Is Security Stifling Innovation?

Ralph DeFrangesco

This is a topic that has been on my mind for a long time and now seems the right time to discuss it. I have been in many meetings with clients, mostly business people that want to implement a new business strategy, only to find that desire impaired by security or regulatory concerns. I work for an auditing company so I understand, and appreciate, the need for auditing, but when I hear that companies are not doing certain projects to keep themselves competitive, it makes me nervous. I'd hate to have to conclude that we have become a nation that lets security and regulations drive our innovation.

 

I want to turn your attention to a survey conducted by IDC and funded by the RSA, where 61 percent of the respondents indicated that they are control or compliance driven. Conversely, 21 percent said they considered security in their organizations to be business aligned.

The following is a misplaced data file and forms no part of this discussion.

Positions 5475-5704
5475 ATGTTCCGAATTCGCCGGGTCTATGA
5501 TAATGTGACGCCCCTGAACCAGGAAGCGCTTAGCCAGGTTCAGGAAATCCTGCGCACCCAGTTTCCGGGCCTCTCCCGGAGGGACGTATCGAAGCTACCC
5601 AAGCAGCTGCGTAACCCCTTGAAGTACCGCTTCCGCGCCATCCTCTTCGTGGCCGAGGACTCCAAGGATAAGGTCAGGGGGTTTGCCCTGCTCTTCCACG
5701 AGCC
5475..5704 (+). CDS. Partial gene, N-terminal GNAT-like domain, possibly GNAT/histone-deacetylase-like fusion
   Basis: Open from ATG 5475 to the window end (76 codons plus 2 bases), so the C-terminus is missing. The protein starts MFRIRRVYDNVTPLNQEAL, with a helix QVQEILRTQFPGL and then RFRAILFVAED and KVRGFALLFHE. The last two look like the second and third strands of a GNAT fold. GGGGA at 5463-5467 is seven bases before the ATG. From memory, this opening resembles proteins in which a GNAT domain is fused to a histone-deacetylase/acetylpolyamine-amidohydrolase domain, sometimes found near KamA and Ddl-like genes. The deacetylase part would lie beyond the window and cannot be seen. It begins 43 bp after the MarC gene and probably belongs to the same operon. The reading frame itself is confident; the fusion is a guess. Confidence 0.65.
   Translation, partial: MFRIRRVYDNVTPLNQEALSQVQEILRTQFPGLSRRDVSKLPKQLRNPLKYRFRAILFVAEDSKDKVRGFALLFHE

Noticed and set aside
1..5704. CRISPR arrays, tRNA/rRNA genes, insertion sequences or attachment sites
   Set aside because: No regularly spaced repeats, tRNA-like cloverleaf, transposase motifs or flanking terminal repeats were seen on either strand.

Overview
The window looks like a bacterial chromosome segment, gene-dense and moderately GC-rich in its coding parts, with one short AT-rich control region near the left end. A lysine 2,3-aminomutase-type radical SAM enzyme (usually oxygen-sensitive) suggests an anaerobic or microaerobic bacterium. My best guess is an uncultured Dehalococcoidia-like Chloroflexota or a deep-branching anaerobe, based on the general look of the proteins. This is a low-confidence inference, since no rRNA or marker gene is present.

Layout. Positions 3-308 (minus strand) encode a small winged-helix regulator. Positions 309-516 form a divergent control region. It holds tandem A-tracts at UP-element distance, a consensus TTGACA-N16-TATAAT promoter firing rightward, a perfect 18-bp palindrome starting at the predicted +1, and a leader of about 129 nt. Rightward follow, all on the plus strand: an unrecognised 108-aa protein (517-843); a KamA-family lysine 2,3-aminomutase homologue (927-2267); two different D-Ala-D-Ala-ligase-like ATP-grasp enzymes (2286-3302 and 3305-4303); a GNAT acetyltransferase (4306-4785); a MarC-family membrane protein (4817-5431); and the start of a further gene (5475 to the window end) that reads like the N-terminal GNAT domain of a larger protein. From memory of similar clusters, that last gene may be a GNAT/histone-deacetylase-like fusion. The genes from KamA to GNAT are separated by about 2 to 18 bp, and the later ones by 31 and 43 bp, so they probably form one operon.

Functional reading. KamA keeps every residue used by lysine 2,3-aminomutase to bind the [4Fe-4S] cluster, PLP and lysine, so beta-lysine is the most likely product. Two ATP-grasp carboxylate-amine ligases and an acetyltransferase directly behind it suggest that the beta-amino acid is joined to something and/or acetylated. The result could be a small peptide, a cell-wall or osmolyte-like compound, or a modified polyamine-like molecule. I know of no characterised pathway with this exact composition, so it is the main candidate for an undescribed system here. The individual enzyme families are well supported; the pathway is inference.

It upsets me to no end when I hear that IT has become an impediment to a company doing business. The job of IT and security professionals is to help guide our business partners. I hear the word "no" way too many times in meetings when business people ask about certain technologies, such as Web 2.0.

 

Now in all fairness, we can't blame it all on the security people. There are many times when security has become an afterthought. According to the study, the three consequences of excluding security early in the process include:

 

An innovative project fails because of poor information access.


 

Information security risks associated with innovation initiatives are too high because security was not brought into the process.

 

Slower time to market and higher costs result when security needs to be bolted on as an afterthought.

 

As in everything else in life, we need a balance. In this case, we're looking for a balance of innovation, regulation, risks and costs. Security should become the conduit through which IT strikes this balance by explaining to the business partners, in plain English, the risks and costs of projects. Instead of being impediments, IT security professionals need to be the innovators.



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